Drafting a business plan
Produced in partnership with DG Legal
Drafting a business plan

The following Practice Compliance guidance note Produced in partnership with DG Legal provides comprehensive and up to date legal information covering:

  • Drafting a business plan
  • What is a business plan?
  • Why have a business plan?
  • Who should write the plan?
  • What should be included in the plan?
  • Budget and cashflow forecast
  • Action plan
  • Monitoring and review

This Practice Note provides information about preparing and implementing a successful business plan.

What is a business plan?

A business plan is a document that explains how a firm will achieve its objectives.

Precedents that can be used as a starting point to prepare the firm’s business plan are available. See Precedent: Business plan—consumer for consumer law firms or Precedent: Business plan—commercial for commercial law firms.

Why have a business plan?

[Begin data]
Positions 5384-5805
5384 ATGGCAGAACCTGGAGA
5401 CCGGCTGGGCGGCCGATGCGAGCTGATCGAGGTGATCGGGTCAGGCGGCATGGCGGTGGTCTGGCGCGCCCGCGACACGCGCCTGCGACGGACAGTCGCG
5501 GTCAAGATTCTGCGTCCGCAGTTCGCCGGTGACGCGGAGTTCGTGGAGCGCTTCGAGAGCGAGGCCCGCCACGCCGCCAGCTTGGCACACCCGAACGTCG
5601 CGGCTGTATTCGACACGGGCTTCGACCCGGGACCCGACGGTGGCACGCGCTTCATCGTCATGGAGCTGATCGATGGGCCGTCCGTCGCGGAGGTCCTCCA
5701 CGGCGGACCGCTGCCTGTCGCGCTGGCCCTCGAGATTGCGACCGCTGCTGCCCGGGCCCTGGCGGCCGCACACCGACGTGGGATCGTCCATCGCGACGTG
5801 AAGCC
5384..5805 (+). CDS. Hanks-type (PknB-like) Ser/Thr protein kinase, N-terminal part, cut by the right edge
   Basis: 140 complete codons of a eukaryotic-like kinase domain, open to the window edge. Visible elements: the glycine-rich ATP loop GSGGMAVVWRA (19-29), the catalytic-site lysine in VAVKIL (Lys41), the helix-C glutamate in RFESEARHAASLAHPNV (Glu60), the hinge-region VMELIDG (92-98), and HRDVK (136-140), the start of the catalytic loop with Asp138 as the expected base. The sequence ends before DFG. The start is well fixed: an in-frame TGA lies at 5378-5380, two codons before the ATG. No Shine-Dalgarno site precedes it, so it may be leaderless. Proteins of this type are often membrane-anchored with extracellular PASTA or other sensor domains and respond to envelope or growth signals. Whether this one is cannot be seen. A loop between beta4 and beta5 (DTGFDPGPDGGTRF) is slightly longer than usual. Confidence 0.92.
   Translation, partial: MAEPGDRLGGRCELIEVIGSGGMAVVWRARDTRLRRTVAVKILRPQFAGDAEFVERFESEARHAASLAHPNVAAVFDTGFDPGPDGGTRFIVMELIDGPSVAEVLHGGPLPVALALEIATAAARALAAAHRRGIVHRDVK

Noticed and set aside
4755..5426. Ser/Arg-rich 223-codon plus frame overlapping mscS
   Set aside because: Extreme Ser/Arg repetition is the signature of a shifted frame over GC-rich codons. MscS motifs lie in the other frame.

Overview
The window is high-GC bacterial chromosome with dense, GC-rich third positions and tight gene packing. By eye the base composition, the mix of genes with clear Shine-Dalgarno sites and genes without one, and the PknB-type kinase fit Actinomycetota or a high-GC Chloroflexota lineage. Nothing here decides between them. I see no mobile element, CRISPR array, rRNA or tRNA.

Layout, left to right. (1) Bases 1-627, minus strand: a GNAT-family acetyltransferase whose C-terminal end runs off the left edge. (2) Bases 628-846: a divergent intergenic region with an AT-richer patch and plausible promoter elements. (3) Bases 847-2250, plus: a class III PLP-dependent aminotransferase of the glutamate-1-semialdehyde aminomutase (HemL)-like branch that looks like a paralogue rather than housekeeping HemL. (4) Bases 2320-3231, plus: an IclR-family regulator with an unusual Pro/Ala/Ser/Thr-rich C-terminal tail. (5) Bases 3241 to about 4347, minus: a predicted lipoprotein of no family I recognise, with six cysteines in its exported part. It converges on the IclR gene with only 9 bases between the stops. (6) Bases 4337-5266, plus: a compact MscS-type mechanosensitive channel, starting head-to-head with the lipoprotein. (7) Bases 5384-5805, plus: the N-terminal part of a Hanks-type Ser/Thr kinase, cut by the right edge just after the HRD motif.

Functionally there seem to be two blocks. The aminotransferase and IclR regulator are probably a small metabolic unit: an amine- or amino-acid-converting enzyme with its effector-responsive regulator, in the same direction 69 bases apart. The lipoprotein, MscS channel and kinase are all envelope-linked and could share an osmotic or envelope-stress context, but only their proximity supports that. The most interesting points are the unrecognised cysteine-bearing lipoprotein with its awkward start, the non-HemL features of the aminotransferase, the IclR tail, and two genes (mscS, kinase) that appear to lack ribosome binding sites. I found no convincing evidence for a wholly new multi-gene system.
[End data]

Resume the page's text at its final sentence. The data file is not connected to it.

Business planning confers several benefits to the firm, eg:

  1. increasing the likelihood of achieving the firm’s objectives

  2. demonstrating to others, eg banks, that the firm is moving forward

  3. keeping management and staff focused

  4. increasing the likelihood of recruiting and retaining talented staff

  5. increasing profitability

Business planning is a key consideration when starting a new business. However, all firms should think of business planning as an evolving process which should be reviewed regularly in order to measure progress and encourage others to invest time and effort in the business.

Who should write the plan?

Traditionally and most commonly, the management and owners of the firm are the authors of the business plan. The firm’s COFA will usually have a central role in the preparation of the plan. Consideration must be given to involving all staff in discussing and agreeing the main parts of the business plan, particularly in

Related documents: